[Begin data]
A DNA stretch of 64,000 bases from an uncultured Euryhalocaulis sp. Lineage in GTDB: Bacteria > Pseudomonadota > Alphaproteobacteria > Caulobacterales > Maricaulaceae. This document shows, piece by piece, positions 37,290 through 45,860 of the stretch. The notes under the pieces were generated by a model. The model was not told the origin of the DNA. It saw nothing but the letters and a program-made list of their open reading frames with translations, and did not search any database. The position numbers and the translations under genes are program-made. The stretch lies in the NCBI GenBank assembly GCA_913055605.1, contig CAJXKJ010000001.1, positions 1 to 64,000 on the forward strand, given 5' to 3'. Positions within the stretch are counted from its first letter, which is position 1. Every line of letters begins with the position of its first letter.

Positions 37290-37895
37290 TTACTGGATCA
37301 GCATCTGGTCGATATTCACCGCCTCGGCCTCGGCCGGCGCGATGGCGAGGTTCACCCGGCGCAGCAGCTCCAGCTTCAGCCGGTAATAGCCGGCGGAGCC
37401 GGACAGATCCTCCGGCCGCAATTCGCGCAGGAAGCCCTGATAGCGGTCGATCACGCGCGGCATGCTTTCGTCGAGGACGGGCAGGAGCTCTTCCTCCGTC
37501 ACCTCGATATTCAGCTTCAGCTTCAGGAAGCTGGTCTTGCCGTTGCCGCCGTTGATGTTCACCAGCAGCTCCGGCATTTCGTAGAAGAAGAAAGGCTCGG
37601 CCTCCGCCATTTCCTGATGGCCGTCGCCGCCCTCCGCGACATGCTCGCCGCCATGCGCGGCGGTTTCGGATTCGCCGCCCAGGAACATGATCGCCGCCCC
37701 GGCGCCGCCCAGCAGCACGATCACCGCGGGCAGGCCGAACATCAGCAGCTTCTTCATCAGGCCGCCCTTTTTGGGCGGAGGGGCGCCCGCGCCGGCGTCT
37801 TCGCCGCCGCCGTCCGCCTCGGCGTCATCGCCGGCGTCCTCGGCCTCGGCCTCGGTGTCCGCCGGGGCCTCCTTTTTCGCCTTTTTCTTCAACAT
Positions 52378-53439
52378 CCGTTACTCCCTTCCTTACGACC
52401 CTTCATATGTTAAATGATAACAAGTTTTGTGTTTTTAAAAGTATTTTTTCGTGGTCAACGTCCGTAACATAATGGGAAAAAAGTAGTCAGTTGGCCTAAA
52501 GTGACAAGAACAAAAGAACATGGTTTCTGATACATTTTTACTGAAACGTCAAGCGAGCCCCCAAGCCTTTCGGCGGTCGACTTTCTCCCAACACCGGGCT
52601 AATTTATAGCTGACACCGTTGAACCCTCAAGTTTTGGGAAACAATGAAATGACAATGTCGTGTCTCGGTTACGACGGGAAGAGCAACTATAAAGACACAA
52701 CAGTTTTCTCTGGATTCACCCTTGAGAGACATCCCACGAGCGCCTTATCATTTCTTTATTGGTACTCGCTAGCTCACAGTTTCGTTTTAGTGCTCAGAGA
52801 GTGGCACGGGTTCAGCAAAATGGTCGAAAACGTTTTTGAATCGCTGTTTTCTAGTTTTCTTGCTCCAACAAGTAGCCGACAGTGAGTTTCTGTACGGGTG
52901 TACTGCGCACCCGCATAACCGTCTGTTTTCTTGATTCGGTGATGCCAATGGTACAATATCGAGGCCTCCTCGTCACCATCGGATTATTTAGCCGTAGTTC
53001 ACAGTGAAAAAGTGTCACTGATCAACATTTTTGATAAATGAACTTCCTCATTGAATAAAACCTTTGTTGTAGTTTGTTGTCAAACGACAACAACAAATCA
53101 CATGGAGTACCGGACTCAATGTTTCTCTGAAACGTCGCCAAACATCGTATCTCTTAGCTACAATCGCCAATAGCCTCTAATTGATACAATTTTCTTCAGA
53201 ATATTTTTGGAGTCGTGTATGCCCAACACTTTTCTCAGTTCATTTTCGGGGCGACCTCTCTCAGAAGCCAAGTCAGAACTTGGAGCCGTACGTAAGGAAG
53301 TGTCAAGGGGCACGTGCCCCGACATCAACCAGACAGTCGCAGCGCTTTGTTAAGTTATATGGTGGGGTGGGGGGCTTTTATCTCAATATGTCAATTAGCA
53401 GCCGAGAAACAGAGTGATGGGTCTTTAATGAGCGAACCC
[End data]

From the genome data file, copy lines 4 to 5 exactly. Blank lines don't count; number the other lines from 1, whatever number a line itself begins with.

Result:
37301 GCATCTGGTCGATATTCACCGCCTCGGCCTCGGCCGGCGCGATGGCGAGGTTCACCCGGCGCAGCAGCTCCAGCTTCAGCCGGTAATAGCCGGCGGAGCC
37401 GGACAGATCCTCCGGCCGCAATTCGCGCAGGAAGCCCTGATAGCGGTCGATCACGCGCGGCATGCTTTCGTCGAGGACGGGCAGGAGCTCTTCCTCCGTC